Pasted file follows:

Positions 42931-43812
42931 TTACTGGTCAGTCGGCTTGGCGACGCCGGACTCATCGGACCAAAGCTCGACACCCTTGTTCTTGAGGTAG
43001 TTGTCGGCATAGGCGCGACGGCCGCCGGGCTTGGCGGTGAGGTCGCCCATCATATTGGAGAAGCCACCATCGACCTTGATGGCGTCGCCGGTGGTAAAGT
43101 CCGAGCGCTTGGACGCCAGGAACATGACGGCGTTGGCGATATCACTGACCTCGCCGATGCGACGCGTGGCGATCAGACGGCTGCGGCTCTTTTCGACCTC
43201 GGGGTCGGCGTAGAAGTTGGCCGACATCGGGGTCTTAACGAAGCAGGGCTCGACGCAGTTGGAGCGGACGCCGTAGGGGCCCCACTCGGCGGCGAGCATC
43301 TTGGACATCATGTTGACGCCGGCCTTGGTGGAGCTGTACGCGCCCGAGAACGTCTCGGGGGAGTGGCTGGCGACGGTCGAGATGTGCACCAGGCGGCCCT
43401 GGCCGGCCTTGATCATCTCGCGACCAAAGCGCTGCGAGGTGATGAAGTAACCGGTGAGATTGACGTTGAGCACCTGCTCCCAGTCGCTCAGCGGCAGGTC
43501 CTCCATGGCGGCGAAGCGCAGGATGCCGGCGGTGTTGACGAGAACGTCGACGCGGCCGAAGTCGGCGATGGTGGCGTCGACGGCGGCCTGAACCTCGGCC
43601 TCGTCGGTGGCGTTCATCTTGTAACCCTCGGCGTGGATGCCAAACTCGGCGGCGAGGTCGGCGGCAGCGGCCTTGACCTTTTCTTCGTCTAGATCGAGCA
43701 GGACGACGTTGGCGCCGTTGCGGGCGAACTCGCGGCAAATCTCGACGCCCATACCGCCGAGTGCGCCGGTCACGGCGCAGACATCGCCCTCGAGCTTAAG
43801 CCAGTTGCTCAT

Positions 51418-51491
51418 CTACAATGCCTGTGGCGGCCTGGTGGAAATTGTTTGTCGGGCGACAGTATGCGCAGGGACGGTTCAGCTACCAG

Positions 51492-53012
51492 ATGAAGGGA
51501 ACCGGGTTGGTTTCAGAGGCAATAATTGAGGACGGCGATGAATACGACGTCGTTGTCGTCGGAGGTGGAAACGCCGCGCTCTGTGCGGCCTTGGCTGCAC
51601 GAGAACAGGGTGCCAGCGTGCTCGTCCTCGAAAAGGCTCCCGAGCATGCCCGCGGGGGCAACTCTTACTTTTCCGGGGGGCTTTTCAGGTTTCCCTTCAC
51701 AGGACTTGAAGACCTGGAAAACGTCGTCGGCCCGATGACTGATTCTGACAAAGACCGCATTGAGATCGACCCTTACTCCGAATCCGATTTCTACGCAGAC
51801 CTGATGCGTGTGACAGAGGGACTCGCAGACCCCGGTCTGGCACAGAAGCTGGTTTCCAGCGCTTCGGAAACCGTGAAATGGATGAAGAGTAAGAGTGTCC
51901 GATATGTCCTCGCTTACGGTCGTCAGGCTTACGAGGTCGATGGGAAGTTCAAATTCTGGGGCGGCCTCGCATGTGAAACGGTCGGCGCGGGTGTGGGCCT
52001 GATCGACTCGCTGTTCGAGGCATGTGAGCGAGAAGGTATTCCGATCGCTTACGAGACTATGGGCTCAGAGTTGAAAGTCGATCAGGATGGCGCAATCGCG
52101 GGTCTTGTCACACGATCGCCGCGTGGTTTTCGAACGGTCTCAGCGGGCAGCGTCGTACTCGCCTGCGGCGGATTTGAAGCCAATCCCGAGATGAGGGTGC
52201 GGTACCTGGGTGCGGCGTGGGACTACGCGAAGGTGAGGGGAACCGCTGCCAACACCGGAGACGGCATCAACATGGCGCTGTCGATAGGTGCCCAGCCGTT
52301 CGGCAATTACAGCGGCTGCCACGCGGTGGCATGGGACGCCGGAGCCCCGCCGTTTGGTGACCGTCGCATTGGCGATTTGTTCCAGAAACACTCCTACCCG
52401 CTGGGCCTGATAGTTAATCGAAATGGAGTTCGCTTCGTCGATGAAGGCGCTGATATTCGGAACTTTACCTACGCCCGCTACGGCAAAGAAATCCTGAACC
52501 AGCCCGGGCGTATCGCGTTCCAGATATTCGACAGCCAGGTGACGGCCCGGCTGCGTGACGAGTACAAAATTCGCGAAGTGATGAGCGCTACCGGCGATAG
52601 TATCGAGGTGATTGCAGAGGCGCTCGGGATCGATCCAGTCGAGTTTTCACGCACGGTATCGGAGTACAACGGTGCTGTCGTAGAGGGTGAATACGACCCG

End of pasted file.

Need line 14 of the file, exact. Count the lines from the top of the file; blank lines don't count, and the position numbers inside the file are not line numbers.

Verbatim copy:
Positions 51492-53012